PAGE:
042808mayorbsocks.jpgApparently, Mayor Bloomberg uses the word unconscionable so much that the Times poured 969 other words into analyzing the verbal tic. According to the article, Bloomberg’s U-bombing is definitely excessive; he drops the heavy pejorative in situations that don’t merit it, like when a reporter dared ask him if his trip to Israel was calculated to woo Jewish voters. (“That’s unconscionable. You should be ashamed to ask that question,” he reportedly snapped.)

And when a restaurant in Chinatown started charging non-Chinese patrons more, the owners also found themselves stripped of conscience by the mayor. Linguists say that by using the word so much, Bloomberg may be sapping it of meaning – what guys in the language biz call “amelioration,” a sad fate that’s reduced words such as ‘awesome’ and ‘outrageous’ to washed-up has-beens lucky to be uttered ironically.

O.E.D. defines “unconscionable” two ways: when describing a person, it means “having no conscience.” When it applied to actions, it's “showing no regard for conscience; not in accordance with what is right or reasonable.” A spokesman for the mayor, Stu Loeser, gets the last laugh:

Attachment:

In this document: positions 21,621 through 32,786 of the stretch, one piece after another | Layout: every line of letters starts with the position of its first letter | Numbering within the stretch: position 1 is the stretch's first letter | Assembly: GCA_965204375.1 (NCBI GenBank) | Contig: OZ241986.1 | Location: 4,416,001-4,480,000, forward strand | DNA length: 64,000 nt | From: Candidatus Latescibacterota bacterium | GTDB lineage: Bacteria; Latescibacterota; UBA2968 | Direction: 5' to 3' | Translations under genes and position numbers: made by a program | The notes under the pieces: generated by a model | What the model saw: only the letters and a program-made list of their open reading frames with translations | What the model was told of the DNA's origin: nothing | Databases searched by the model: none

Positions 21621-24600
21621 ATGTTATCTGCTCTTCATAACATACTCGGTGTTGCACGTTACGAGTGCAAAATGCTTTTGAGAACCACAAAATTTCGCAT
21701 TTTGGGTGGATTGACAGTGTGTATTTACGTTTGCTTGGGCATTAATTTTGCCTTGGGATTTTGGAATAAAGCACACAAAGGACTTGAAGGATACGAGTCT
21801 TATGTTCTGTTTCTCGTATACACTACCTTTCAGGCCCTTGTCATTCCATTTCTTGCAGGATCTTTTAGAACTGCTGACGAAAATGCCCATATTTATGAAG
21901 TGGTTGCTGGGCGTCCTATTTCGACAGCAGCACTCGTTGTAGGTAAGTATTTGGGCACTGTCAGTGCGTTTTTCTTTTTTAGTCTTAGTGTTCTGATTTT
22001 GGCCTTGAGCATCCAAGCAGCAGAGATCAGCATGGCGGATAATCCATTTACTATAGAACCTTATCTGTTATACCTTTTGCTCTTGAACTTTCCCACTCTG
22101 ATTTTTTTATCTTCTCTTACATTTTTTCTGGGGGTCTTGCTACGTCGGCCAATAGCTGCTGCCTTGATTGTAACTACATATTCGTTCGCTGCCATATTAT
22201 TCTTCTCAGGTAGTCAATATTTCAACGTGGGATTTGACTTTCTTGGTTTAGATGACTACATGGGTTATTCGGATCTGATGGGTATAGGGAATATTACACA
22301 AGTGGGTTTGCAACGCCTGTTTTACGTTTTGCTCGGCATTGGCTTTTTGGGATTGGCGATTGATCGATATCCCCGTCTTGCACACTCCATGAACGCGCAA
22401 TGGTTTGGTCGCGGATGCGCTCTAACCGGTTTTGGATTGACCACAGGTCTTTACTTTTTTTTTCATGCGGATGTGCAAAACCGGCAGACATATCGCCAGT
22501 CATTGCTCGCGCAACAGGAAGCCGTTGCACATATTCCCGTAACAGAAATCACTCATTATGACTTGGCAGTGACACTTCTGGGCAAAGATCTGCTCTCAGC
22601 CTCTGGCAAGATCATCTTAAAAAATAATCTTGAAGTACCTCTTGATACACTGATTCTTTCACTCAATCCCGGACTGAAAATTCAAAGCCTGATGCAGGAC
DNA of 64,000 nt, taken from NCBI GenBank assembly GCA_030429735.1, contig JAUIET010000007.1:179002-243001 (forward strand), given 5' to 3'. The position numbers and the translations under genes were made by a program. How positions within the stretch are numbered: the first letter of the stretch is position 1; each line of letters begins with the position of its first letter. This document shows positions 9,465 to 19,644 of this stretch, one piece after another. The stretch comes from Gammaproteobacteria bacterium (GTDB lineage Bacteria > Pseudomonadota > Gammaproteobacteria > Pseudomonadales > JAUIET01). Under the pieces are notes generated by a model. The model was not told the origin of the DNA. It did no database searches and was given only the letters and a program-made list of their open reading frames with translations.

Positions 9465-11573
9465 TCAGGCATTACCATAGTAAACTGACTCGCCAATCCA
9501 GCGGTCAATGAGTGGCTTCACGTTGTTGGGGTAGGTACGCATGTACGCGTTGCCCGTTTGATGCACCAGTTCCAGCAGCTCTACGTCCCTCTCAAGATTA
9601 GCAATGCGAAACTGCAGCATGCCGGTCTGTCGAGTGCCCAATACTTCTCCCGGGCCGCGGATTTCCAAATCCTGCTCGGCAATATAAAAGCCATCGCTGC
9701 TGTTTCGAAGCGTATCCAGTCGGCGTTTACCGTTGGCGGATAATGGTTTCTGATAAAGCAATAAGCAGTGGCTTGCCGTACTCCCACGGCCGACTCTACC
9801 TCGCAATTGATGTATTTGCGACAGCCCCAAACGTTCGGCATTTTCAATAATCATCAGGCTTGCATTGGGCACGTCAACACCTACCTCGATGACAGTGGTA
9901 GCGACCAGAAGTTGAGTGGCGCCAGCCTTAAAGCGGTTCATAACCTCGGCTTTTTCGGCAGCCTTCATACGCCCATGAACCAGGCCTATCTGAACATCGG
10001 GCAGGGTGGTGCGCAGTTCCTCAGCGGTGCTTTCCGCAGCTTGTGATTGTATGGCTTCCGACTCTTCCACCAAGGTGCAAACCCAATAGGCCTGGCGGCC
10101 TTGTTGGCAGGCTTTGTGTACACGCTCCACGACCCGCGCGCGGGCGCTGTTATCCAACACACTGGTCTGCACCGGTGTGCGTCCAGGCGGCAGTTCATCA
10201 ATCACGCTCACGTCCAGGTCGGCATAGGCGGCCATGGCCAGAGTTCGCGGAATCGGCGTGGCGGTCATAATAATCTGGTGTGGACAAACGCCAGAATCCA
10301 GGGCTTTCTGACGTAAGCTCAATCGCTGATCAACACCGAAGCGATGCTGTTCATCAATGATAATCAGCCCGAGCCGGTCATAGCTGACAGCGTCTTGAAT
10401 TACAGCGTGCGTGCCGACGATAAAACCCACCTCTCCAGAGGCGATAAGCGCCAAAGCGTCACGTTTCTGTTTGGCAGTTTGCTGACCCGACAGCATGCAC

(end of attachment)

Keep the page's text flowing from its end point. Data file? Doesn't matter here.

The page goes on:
Mayor Bloomberg uses both meanings regularly, but not interchangeably. Gun dealers who sell multiple weapons to straw purchasers are unconscionable, in the mayor’s view. But the mayor also uses the second meaning of the word — excessive or beyond reasonable limits — at times, perhaps even more often. We leave it up to your readers to decide if newspaper items like this one fall into this latter category.

The Times also thinks

the "unconscionable" blitz points to Bloomberg’s imperious personality, which sees anyone opposing him as not just wrong but benighted.

Photograph of Mayor Bloomberg (with girlfriend Diana Taylor on the left) at the 2006 Allen & Co. conference in Sun Valley, Idaho by Elaine Thompson/AP